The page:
This was no simple feat: fourteen people, including three women, had died that year alone attempting the same thing, and a treacherous flight Earhart’s turned out to be: During a thirteen-night rainstorm in Nova Scotia that left the crew grounded, the pilot got blind drunk every single night. In spite of rain and spirits, they made it, and upon her return to the United States, she was greeted by praising crowds and journalists, though she insisted, “I was just baggage, a sack of potatoes.” Earhart was christened “Lady Lindy,” a term she didn’t have much taste for, and earned the admiration of the world for her fearlessness, charm, and wholesome beauty. Putnam invited her to his home to write a book about the experience. Soon after, Putnam and his wife divorced, and he asked Earhart to marry him.

Though she said yes, and though they would remain together the rest of her days, Earhart wrote Putnam a Rilkean prenuptial letter that asserted, “Please let us not interfere with the others’ work or play, nor let the world see our private joys or disagreements. In this connection I may have to keep some place where I can go to be myself, now and then, for I cannot guarantee to endure at all times the confinements of even an attractive cage.”

I have seen your eyes at dawn beloved
dark with sleep
And lying on your breast—have watched
the new day creep . . .

AMELIA EARHART, unpublished poem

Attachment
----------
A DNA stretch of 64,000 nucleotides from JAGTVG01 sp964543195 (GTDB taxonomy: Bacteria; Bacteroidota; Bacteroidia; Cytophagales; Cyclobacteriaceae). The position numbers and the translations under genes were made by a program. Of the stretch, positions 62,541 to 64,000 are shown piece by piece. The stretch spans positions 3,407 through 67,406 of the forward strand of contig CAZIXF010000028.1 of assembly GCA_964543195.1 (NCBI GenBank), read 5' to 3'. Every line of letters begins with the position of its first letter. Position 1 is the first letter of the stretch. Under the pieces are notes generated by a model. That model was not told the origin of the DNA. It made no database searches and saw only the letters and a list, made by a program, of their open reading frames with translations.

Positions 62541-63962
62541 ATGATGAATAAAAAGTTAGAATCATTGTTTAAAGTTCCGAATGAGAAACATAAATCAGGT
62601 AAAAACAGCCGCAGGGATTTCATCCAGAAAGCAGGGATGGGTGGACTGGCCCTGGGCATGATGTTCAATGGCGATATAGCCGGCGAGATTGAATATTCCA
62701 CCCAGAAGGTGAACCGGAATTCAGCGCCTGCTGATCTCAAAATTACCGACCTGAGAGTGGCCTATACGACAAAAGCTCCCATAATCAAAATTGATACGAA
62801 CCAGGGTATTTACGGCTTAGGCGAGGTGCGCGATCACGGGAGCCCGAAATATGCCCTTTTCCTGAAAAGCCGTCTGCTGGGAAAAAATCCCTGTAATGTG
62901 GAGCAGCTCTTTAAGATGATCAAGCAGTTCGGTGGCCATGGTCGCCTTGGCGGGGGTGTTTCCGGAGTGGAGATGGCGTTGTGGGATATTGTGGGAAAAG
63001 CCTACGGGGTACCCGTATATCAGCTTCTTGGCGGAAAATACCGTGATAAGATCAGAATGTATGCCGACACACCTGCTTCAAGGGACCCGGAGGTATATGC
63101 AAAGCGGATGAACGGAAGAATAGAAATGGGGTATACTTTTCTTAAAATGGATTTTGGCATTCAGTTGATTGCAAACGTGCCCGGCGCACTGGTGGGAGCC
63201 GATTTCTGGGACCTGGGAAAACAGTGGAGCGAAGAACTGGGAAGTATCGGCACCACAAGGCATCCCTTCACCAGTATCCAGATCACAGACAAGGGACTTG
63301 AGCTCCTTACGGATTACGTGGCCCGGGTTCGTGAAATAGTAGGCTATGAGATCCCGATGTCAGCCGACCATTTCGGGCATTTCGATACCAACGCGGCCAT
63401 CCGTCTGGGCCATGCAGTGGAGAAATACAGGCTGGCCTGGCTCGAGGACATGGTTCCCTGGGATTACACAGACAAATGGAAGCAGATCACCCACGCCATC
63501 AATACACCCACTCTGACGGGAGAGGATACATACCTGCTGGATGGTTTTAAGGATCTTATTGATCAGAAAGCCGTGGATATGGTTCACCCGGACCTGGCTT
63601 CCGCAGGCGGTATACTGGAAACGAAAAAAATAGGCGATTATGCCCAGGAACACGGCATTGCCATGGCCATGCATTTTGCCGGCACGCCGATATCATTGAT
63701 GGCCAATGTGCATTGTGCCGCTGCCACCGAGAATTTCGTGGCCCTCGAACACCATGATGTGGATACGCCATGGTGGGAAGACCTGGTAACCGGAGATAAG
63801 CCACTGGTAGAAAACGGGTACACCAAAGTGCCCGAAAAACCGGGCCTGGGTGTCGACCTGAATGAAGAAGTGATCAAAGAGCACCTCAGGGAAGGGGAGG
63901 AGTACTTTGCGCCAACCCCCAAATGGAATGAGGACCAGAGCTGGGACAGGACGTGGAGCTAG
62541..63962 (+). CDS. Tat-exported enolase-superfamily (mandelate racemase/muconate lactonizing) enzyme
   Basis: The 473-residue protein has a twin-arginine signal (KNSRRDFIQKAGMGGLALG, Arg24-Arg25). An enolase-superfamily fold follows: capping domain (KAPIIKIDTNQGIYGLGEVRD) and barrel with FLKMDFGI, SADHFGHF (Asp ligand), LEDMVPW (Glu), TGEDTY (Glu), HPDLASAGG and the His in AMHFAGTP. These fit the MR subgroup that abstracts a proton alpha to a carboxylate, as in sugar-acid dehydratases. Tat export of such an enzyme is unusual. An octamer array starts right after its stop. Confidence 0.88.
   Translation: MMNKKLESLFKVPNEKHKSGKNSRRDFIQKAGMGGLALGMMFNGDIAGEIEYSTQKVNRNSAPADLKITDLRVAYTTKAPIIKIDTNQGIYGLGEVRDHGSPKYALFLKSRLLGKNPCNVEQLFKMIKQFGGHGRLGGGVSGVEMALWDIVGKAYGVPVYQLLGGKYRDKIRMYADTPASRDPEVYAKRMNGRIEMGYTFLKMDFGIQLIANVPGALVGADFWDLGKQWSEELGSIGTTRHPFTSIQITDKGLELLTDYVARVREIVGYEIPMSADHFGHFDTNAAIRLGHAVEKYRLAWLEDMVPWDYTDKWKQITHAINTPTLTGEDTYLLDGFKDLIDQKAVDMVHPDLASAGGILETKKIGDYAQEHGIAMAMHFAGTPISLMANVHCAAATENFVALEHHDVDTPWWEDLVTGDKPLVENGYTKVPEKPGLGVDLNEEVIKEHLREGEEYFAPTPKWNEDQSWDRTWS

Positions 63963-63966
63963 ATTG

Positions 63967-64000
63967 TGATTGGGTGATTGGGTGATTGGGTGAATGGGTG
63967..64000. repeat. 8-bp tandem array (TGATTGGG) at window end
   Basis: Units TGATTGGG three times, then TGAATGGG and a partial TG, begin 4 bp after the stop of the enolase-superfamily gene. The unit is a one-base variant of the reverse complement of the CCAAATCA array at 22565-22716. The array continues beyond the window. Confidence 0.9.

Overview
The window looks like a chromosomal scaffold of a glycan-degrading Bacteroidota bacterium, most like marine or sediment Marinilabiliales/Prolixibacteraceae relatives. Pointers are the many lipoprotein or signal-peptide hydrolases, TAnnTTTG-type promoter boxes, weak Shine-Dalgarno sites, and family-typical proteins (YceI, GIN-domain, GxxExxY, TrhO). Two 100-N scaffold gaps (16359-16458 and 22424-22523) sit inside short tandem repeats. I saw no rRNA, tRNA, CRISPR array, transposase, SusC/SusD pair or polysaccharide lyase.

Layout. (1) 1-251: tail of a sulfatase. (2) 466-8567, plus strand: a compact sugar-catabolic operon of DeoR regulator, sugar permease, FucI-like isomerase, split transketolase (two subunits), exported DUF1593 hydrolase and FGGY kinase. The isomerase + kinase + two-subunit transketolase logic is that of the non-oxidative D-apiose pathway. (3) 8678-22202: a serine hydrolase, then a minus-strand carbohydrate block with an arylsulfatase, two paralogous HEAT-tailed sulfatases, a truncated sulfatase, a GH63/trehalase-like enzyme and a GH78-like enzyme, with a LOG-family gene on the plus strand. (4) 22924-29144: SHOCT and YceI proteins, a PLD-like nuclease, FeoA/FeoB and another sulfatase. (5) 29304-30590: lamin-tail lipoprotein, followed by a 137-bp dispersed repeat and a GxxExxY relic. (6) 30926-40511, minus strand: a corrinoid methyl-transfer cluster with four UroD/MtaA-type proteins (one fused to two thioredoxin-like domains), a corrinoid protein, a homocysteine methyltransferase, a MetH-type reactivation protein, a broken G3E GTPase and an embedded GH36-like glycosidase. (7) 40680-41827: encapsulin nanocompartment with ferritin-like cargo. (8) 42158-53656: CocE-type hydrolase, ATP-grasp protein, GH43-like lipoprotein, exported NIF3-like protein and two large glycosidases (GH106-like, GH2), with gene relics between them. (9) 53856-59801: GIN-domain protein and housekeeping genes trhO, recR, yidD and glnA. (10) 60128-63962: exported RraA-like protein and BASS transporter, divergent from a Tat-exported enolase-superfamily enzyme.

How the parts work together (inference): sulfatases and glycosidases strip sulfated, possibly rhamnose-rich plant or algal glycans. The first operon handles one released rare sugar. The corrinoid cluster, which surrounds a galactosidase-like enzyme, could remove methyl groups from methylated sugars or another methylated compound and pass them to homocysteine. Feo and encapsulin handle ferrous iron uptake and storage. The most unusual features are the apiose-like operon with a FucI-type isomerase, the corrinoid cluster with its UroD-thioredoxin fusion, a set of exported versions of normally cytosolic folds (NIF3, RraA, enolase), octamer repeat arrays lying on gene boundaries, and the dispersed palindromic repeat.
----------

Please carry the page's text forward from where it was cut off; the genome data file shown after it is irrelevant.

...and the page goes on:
It’s difficult to describe the type of icon that Earhart became. In 1932, in her candy-apple-red Lockheed Vega 5B, she became the first woman to fly solo across the Atlantic Ocean—only the second person to do so after Lindbergh. She was awarded honors from the United States Congress and France, befriended Eleanor Roosevelt, and wrote another book called The Fun of It. In a Depression-era climate, aviation was a salve for the public, and Earhart ambitiously built her stardom through a mix of powerful public relations (she and Putnam were potent business partners), product endorsements (baggage, Lockheed Martin, Lucky Strikes), and lectures. She used the platform to preach pacifism and women’s rights in and outside the workplace and to promote herself and, of course, the poesy of aviation.

Earhart had an independent, androgynous style—both fashionably and politically—and a grace that aided her career goals as aviator, clothing designer, and activist. She captured the imagination of a public that was just beginning to recognize the potential of flight. She generally charmed people, with her easy Kansan way, and was unafraid of speaking her mind. She was what might be called a natural celebrity. Yet, although her taste for adventure enamored those around her, it seems it was also a source of alienation. Earhart the hustler aviator, the women’s advocate, was as public as they come, but when it came to her poetry and personal life, she was desperate—as many of us are—for privacy.


In my attempt to understand Amelia Earhart, the time that she would spend in Miami, and the metaphysical effects of her disappearance, I spoke to a renowned aviation scholar. Though he agreed to speak with me and gave me permission to quote him, he asked that I keep his identity secret. “I’m not interested in engaging in a dialogue about this again,” he told me. I assured him that instead of seeking “the truth” about what happened to her, I was seeking something else, something more remote about her life and disappearance.